Four such detentions have occurred in recent weeks involving people who have had brushes with the law in the past, but who have traveled back to Ireland without experiencing problems until now.
The individuals detained have for years been under the impression that their records — in some cases as a result of plea bargaining — would have no lasting negative effects on their immigration status.
The fear among immigrant advocates is that U.S. immigration officials are now applying portions of the 1996 immigration reform act retroactively, and that this is now affecting individuals whose troubles with the law predate the act.
“We have been getting calls from immigrants who are legal permanent residents but who have been detained at Logan Airport by agents of the Bureau of Immigration and Customs Enforcement,” Kieran O’Sullivan of the Irish Immigration Center in Boston said.
The BICE is the newly formed federal agency, part of the Department of Homeland Security, that is charged with screening travelers at U.S. entry points, including pre-inspection facilities at Dublin and Shannon Airports.
“All of the individuals were long-time green card holders who have traveled in and out of the country without problems in the past,” O’Reilly said.
He added that all the individuals had been cleared to travel back to the U.S. at immigration pre-inspection in Ireland only to be detained at Logan.
After questioning and release, all the individuals were given notice to appear before an immigration judge.
O’Reilly fears that parts of the 1996 law, which stiffened penalties for legal immigrants who fall foul of the law, were now being applied retroactively.
“The 1996 act has always been applied to some degree but its enforcement is now being stepped up, no question,” O’Reilly said.
The green card holders who were detained, and who have been seeking advice from the Irish Immigration Center as a result, have records for offenses such as assault, assault and battery, violating a restraining order and solicitation.
Simple battery has limited potential effect on an individual’s immigration status, but assault and battery is a bar to U.S. citizenship.
In one case, said O’Reilly, the individual had long since turned his life around. He had married and had become a successful businessman but stepped up enforcement was posing a serious threat to his future.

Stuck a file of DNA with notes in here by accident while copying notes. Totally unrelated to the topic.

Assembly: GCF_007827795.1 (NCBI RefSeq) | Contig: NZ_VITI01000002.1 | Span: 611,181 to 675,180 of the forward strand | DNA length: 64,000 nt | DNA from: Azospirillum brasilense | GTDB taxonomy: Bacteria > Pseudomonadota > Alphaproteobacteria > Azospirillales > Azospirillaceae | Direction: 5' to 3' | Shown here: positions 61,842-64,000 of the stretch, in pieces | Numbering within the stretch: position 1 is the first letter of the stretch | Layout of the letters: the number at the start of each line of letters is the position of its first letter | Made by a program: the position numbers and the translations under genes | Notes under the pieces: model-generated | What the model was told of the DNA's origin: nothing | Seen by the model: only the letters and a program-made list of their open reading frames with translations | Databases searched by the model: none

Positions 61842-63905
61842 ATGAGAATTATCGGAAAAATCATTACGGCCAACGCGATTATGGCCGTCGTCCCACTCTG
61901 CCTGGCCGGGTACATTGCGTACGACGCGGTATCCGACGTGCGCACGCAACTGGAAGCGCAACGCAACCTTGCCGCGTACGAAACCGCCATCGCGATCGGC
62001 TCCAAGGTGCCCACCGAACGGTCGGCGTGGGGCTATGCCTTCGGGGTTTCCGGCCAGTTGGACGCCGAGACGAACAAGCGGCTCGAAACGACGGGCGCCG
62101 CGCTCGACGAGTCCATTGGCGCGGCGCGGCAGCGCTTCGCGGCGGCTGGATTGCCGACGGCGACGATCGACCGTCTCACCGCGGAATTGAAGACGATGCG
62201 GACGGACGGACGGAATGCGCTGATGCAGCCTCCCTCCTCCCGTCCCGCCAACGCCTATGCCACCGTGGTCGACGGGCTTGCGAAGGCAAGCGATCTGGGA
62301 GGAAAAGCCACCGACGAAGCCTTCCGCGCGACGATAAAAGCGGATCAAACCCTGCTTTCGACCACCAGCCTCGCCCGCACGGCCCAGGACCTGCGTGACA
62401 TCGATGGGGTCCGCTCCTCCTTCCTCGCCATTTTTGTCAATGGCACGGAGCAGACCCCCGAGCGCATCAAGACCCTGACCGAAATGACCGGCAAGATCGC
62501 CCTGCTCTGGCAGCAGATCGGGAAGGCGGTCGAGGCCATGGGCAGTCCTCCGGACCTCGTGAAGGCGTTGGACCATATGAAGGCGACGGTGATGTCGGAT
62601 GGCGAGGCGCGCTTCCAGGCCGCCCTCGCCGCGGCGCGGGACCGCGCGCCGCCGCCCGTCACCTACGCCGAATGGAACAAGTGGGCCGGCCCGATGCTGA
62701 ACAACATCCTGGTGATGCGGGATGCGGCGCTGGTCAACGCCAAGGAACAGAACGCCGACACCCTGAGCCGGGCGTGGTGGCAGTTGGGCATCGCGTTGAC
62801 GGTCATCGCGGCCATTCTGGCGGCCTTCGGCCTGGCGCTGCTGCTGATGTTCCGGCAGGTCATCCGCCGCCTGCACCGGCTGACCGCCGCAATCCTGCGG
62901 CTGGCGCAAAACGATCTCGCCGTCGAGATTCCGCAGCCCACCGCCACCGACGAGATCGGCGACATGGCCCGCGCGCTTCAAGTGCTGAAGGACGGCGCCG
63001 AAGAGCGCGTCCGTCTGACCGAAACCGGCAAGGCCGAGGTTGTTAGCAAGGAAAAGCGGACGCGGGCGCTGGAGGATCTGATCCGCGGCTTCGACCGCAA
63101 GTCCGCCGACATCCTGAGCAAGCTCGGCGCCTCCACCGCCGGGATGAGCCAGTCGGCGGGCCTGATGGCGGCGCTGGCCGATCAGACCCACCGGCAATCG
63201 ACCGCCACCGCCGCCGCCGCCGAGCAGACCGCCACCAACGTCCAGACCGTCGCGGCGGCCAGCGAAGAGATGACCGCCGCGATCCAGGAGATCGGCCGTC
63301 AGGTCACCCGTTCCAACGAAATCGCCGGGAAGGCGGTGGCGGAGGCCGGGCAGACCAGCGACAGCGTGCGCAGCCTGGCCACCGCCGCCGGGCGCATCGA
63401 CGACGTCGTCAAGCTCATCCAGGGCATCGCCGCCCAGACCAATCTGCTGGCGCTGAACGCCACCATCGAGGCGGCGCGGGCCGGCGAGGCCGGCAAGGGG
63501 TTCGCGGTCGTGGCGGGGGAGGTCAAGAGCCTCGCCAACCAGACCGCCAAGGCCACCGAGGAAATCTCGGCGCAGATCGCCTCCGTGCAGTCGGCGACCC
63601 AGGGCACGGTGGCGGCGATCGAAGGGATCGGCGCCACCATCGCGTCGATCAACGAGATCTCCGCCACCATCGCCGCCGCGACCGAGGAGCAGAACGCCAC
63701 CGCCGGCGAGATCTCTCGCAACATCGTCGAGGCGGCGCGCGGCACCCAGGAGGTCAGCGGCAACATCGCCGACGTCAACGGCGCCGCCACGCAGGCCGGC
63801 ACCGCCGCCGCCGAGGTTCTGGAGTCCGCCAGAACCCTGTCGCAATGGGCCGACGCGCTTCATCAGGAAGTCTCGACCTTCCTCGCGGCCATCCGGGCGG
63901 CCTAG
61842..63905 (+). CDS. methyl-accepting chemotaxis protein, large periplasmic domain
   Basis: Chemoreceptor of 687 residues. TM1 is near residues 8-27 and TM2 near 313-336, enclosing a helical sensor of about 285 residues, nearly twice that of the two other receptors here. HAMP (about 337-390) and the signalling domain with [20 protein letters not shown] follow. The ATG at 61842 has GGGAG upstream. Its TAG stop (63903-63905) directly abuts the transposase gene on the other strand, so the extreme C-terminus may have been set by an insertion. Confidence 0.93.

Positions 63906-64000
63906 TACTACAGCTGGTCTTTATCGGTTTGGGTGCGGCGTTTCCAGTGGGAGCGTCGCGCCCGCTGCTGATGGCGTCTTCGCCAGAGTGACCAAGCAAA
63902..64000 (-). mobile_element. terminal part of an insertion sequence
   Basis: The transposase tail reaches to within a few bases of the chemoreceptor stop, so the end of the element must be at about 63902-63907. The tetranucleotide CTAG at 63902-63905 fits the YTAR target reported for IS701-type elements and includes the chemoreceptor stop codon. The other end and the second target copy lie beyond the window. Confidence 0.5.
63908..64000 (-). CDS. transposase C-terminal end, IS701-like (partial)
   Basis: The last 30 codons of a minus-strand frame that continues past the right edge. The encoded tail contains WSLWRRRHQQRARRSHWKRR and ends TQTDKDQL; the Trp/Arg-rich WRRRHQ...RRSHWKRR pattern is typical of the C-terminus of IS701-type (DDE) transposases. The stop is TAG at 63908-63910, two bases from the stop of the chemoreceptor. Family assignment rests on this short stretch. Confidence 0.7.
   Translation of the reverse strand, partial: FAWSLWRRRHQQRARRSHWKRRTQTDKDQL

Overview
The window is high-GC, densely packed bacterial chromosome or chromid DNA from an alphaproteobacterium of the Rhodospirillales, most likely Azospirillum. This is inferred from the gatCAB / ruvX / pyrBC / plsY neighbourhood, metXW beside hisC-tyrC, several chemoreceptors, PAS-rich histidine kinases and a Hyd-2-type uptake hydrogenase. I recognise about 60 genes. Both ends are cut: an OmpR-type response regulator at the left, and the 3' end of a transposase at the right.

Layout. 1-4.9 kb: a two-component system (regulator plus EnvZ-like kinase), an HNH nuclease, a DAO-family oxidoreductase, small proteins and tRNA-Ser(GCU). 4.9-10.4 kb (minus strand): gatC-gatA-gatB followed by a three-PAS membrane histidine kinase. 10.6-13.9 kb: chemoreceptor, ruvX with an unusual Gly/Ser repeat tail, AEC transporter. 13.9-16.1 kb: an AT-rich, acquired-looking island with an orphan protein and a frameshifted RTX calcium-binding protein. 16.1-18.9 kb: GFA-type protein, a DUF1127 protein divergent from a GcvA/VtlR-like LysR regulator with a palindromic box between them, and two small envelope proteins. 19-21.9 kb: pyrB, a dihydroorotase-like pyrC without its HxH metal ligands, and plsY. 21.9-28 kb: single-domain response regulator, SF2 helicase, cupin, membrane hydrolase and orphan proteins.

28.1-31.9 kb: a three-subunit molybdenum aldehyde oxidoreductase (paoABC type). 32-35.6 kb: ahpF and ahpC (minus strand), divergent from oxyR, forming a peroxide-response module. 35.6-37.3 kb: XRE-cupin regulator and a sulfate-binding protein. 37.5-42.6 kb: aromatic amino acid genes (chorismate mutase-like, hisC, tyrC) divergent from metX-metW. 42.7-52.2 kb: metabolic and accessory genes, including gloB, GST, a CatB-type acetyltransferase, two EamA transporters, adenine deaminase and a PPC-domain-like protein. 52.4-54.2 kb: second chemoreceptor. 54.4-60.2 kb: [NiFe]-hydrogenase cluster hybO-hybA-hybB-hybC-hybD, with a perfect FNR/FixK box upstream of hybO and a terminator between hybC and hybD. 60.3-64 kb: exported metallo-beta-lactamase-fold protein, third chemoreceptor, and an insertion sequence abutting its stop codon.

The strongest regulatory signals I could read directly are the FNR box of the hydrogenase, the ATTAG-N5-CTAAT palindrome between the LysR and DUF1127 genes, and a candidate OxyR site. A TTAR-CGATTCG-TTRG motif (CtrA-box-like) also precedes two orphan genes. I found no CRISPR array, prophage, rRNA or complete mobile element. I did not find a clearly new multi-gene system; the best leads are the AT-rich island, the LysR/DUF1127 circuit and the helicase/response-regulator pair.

“Retroactive application of the ’96 act is most heinous,” said Eoin Reilly, an immigration attorney and member of the Irish Immigration Center board of directors. “People pleaded guilty in part because they understood there would be no immigration consequences.”
The ’96 act expanded the grounds of inadmissibility in areas such as health, economic circumstances, security and criminal law.
While it would appear that detention at this stage for convictions going back a number of years might be a form of double jeopardy, Reilly explained that immigration enforcement was considered a separate civil matter. As such, there was no criminal penalty, so no double jeopardy in strict terms, but the civil penalty could amount to banishment.
Kieran O’Reilly said that there are signs that immigration enforcement at Logan is being stepped up at all levels and not just with regard to individuals with records.
“It’s clear that data is being passed from pre-inspection in Ireland to Logan about who is on the plane,” he said. “We are aware of individuals coming on summer visits being turned back and there has been an increase in the number of people who previously overstayed visa waivers being turned back.”
Since 9/11, the U.S. government has been moving toward a system of screening airline passengers traveling both into and out of the United States using newly developed computer data systems.
Plans call for dramatically expanded checking of all passengers, including U.S. citizens.
The spokeswoman for the Bureau of Customs and Immigration Enforcement in Boston could not be contacted by press time.